Usually, the questions for beginner software testing engineers aren’t so different from the questions we ask of the developers. The crucial knowledge required for the position is the basics of programming languages, frameworks, documents, and libraries. It’s also important to understand which projects can be developed in the programming language you know.
If you’re trying to secure the best position, you need to know what to expect in the coding screening step. For this, we gathered the standard questions that we use in hiring.
1. What is the difference between Reference type variables and Value type variables?
2. Where is the link to the reference type variables?
3. What is the Garbage collector? How does it work?
4. Questions about Abstract classes and interfaces; the differences between them and how they’re used:
- how it works in Defining the Class method;
- third-party resources use;
- when and how using block is used;
- what is the difference between using an abstract interface class;
- are the multiple inheritances applicable?
If a person has experience in working with Github we ask them to tell us about the problems, history, and conflicts they encountered:
5. How the process of code adding was arranged in the project they worked on?
6. Do they know the Rebase command? Can they explain it? Can they explain the difference between the Rebase and Merge?
7. What is the difference between command Merge and command Cherrypick?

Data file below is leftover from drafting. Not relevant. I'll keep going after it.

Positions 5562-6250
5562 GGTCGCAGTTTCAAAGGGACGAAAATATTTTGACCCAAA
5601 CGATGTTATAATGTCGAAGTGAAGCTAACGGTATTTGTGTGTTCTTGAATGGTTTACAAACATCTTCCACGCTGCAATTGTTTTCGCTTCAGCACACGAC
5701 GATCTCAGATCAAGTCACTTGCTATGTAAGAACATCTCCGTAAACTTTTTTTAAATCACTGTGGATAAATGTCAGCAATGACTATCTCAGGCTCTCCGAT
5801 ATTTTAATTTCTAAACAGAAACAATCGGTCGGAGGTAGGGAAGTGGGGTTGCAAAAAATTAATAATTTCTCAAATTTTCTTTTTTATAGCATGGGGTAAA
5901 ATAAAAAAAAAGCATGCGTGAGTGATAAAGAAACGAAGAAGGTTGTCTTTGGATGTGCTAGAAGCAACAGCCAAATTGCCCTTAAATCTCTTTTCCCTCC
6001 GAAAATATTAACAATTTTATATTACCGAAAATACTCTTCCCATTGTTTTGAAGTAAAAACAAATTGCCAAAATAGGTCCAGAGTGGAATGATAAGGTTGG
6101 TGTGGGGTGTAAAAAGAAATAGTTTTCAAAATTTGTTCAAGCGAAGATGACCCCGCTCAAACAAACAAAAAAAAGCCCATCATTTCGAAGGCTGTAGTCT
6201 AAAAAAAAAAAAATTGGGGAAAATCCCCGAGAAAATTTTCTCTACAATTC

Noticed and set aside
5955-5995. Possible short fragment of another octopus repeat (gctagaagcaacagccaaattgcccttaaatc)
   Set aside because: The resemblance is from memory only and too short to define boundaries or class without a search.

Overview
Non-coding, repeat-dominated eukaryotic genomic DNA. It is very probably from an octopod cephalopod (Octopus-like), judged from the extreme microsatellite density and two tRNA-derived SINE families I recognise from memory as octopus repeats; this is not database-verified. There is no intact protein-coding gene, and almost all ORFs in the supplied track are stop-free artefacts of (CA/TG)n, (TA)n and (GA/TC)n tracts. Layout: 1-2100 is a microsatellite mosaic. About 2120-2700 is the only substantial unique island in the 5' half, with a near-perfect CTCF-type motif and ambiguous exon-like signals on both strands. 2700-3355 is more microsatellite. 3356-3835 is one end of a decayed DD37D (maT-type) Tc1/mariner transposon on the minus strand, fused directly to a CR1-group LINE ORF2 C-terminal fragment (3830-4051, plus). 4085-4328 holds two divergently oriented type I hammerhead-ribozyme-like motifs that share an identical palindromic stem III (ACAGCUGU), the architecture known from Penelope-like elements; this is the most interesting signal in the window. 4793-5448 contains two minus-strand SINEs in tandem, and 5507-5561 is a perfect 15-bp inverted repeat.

8. Do they know how immutable type is special in practice?
You need to answer basic questions about C# or any programming language. To secure that you know what to say, you may watch the programming language tutorial and see if the basics are known to you.
It’s also common for us to give a candidate the test assignment. Usually, for software development engineers in test, it’s a basic automation task. After the task is completed, we pay attention to how the candidate breaks the code into smaller methods, how they organize the code and understand the tools they use.
As an example, compare these two pieces of code:
The first one:
What is bad about this code – unnecessary comments (use proper method names instead). Also – two classes are being kept in one file (preferably one functional class )
A more proper code would look like:
Here are some tips for you to pass the coding screening successfully:
- – Check the examples of code on Gitline CI/CD;
- – Know what the project of test framework looks like (Nunit Xunit); understand the details in the project, and have a structure for basic knowledge;
- – You don’t have to know the settings from Amazon computers for test reproduction. You don’t need to have an immense Gitlab experience. What is required – the understanding of the testing process;